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Protecting Coastline Is a Lonely Job

February 03, 1991|MARK GLADSTONE

SAN FRANCISCO — As a teen-ager, Nancy Cave pedaled her bicycle from Westminster to nearby Huntington Beach to bask in the sun along the strand.

Now, she spends a lot less time enjoying the beach and a lot more time in a high-rise office building, fretting about illegal developments destroying the state's coastline.

For most of the past six years, Cave, 38, has been the California Coastal Commission's only full-time enforcement officer, the sole official responsible for investigating complaints ranging from illegal seawalls to massive grading along the state's 1,100-mile shoreline.

As concern among some legislators and environmentalists has mounted in recent years about the commission's ability to do its job, Cave has come to symbolize the panel's staffing problems. It is hardly a position the low-key Cave could have imagined for herself.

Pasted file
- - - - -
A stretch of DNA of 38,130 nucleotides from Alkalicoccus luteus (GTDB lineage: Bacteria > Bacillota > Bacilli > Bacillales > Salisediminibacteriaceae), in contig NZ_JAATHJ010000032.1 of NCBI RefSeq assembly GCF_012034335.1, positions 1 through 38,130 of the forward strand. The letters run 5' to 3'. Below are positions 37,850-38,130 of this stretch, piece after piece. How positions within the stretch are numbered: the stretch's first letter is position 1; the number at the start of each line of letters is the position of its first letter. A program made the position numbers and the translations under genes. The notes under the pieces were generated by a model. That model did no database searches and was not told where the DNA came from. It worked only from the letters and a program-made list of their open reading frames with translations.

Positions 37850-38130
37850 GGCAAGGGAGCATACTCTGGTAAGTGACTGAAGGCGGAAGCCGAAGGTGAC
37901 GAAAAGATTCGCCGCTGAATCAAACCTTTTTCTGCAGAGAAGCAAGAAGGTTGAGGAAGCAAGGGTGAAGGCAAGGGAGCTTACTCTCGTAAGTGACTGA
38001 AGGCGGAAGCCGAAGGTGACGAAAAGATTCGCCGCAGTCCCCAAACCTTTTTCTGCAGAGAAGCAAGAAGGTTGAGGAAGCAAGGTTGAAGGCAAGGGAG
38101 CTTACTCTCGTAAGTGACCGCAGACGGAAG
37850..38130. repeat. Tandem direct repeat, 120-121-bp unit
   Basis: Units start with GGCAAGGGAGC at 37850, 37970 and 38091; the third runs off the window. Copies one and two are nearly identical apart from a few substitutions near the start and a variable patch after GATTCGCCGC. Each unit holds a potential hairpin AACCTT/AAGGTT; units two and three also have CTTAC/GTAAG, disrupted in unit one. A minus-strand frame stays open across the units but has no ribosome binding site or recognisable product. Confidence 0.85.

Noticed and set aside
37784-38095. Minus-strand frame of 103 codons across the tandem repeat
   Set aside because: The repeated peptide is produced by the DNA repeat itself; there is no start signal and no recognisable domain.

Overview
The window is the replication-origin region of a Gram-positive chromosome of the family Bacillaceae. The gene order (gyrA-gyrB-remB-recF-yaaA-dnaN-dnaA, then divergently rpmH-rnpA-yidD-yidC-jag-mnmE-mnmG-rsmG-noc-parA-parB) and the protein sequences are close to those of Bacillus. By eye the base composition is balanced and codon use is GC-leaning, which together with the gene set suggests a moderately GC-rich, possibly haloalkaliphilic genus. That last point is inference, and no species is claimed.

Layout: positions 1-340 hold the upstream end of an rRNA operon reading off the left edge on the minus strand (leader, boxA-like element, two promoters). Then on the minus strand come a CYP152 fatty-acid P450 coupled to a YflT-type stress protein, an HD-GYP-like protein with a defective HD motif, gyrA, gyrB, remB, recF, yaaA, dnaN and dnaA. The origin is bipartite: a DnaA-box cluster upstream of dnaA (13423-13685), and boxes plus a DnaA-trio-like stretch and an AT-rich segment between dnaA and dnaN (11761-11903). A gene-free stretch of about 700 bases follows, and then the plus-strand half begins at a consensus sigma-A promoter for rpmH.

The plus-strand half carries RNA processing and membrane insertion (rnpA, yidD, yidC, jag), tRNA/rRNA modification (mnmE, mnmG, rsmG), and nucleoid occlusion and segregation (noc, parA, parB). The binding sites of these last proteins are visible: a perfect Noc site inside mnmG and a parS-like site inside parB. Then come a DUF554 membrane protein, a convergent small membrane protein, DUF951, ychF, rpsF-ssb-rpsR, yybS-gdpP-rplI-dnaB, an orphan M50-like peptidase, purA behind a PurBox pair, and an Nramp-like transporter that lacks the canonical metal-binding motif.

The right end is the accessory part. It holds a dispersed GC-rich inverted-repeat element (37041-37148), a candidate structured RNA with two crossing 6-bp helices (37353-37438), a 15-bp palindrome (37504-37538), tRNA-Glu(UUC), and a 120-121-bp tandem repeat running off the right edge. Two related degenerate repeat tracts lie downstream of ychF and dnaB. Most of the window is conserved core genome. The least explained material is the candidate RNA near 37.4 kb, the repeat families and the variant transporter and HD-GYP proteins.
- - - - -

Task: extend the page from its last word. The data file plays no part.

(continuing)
She graduated from UC Santa Barbara with a degree in European history. The emphasis of her studies was on French history. Appropriately, she envisioned herself teaching students about France's Maginot Line, not serving as the guardian of California's coastline.

But needing a job, she signed on to run a copying machine at a Coastal Commission office in Santa Barbara in 1977. She then proceeded to work herself up the commission's bureaucratic ladder, becoming a secretary and then an analyst. In 1984, she was promoted to the enforcement officer's post.

Cave remains undaunted by the tidal wave of paperwork she faces. "There's a million things going on in enforcement. I don't think about my workload. If I did, I'd go nuts," she said.

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